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Think Like an Investor Part 4: Leaving the Company

In this content series, we examine exercising options and equity throughout the career-planning lifecycle. Previous articles discussed factors to consider before joining a company  and during the time employees work at the company . Now, it’s time to take a closer look at the final stage and offer advice for those who decide to leave.

Just because you leave a company doesn’t mean you stop believing in its ability to make it big and in your chances of benefiting from that. This is the money time! Research the company’s status (using specific tips listed below) to make an informed decision. Robyn Capital’s options analysis tool can quickly present your options’ current value. Once you have a good understanding of your options’ value, choose one of the following paths:

1. Exercising your options

You can either exercise your options independently or use a financing solution like Robyn Capital. If the company doesn’t make it, you don’t risk your hard-earned money to purchase your shares; if it continues to succeed, your profit will grow accordingly.

By following the financial terms specified in your options plan, you can purchase your shares at the set price and turn them into a tangible part of the company that’s ultimately yours. If and when the company goes public or is acquired, your shares may turn a profit.

2. Selling your shares – should you cash out today?

Secondary markets offer option holders a way to sell their shares pre-IPO or exit. Marketplaces like or are some of the options.

Upside: This route enables you to turn shares into cash without waiting for the company to make it big.


  1. A sale isn’t guaranteed – sometimes there aren’t any available buyers, and when there are, the board would have to approve your sale, as they have a Right of First Refusal to purchase your shares.
  2. You give up on the potential upside of your shares in case the company does end up making it big.
  3. You may have to pay quite a bit of money in taxes, especially if two years have not yet passed from the date you received your grant, in which case you are not eligible for meaningful tax benefits under section 102.

3. The best of both worlds – the Hybrid Solution

Cash out today
Keep Shares
Keep future upside at liquidation event

Liquidation financing, or a “Robyn Deal,” as we like to call it, combines the best of both worlds. It involves financing your option exercise while providing an additional meaningful amount that cashes out some of your “on paper” value today, while you also keep 100% of your shares and most of your future upside.

You can sell your shares or opt for liquidation financing at any given moment, just as long as you have exercised your options and now own shares in the company. However, it is always recommended to hedge your risk as soon as possible.

Your options are not a lottery ticketthey are an actual investment.
The more “in-the-money” you are, the more you should consider a solution for cashing out some of the revenue, just like you would if this was a stock exchange investment going up.

Additional factors to consider

  • Know your options’ expiration dates, and don’t lose track of it. You have a few months to decide whether or not you wish to exercise your options and taking this time can be incredibly beneficial but also a little risky. Ensure that you don’t forget to make that decision on time. Set reminders long enough in advance so you can make this decision calmly and effectively.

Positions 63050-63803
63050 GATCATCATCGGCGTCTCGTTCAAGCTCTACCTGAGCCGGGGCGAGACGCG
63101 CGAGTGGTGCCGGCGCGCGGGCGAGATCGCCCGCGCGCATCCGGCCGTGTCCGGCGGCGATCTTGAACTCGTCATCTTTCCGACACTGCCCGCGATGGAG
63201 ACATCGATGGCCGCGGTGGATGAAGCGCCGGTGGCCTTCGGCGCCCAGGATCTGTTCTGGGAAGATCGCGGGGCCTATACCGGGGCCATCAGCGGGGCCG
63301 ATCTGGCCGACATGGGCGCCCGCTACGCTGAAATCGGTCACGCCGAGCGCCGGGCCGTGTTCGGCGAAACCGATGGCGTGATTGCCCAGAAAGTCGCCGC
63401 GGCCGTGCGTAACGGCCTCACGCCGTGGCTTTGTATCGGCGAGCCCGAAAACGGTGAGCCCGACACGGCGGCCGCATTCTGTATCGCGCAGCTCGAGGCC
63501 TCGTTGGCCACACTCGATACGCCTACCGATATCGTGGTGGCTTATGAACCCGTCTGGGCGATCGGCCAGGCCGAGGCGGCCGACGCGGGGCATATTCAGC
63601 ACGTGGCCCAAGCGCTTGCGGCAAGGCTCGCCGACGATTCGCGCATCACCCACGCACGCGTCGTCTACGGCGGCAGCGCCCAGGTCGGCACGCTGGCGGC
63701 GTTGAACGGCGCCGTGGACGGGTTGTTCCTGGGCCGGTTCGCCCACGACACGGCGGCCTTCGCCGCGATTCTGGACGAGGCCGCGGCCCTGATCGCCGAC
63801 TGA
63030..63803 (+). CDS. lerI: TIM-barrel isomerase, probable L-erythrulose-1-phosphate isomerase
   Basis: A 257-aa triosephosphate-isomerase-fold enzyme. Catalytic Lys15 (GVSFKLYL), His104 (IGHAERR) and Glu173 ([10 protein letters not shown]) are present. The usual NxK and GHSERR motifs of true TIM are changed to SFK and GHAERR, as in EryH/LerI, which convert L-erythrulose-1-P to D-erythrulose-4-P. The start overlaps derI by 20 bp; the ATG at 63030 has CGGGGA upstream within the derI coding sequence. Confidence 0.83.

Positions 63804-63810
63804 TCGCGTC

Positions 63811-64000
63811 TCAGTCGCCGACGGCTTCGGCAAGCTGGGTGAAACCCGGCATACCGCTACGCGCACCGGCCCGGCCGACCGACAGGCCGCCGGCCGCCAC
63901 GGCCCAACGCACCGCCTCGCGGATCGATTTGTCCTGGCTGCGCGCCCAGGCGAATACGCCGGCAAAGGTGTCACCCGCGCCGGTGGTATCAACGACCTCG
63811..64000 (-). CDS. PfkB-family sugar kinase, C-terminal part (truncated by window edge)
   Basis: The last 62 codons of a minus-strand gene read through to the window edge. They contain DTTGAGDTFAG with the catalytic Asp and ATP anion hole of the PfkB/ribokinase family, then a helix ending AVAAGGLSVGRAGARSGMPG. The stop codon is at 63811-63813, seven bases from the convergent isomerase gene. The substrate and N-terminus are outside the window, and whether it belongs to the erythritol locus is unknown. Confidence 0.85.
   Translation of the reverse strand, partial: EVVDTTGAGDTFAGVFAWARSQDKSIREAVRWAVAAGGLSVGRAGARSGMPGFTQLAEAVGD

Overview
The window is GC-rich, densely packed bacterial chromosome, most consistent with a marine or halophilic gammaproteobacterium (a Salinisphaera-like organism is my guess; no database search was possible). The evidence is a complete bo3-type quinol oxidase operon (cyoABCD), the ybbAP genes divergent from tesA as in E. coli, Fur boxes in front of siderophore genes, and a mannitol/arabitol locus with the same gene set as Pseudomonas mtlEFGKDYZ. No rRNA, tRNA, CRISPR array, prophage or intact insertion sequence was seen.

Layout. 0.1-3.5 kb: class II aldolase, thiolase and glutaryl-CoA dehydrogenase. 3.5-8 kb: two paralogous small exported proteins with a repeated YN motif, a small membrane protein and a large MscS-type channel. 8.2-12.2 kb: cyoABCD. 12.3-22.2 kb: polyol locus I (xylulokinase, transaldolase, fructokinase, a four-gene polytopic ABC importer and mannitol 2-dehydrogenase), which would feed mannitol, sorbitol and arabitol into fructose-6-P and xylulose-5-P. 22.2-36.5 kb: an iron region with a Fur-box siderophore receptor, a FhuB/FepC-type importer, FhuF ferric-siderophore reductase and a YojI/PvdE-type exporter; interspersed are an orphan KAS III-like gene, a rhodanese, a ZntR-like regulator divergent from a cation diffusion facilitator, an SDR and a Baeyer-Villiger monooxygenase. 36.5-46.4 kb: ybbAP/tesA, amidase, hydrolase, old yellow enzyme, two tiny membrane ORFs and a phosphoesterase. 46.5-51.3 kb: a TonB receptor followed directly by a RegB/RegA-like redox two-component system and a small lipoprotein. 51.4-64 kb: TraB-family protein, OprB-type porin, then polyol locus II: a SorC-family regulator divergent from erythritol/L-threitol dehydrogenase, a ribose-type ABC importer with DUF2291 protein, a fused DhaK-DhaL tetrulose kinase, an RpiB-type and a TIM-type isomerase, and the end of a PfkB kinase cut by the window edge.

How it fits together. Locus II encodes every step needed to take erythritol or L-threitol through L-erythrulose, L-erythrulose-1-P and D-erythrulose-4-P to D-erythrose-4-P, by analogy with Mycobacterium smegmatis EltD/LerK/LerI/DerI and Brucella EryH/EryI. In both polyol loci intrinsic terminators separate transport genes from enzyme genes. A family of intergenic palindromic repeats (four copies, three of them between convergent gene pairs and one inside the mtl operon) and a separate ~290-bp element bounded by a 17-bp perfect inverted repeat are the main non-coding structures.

•  Understand the meaning of being “in the money.” When the market price per share exceeds your exercise cost per share, you are “in-the-money.” To understand the market price per share you can ask your finance department for the company’s Fair Market Value (FMV), which we’ve discussed in detail earlier in this article series. To do so, you must continue to follow the company’s growth and progress. Read the latest news, see if any meaningful talent has left or joined the company (that’s what LinkedIn is for, and speaking of which, you can also track the insights section on your company’s LinkedIn page to follow its growth), follow fundraising updates through websites like TechCrunch, and more. This should help project the company’s chances of succeeding, allowing you to make a more informed decision.
  • Follow the company’s market and competitors. Learn if other services are increasing in popularity or the other way around. See if new players joined the field, which could indicate fierce competition but also let you know that this market is on the rise. Another suitable method is to follow the performance of competitors or companies from the same field that are already public.
  • Study industry benchmarks. As discussed in a previous article, startups take an average of 13 years to go public or reach other meaningful milestones. Zoom in on your specific field to gather further information and understand where the company should be.

Navigating Secondary Markets: A Strategic Approach to Selling Private Company Shares
Unlocking Employee Benefits: A Guide to Understanding Stock Options and Tax Implications
Think Like an Investor Part 4: Leaving the Company
Robyn Capital is an early stage and growth fund, financing exercising options for startup employees and equity liquidation for founders and shareholders. Robyn takes all the risk from the employee/stockholder, while they keep the shares and future upside.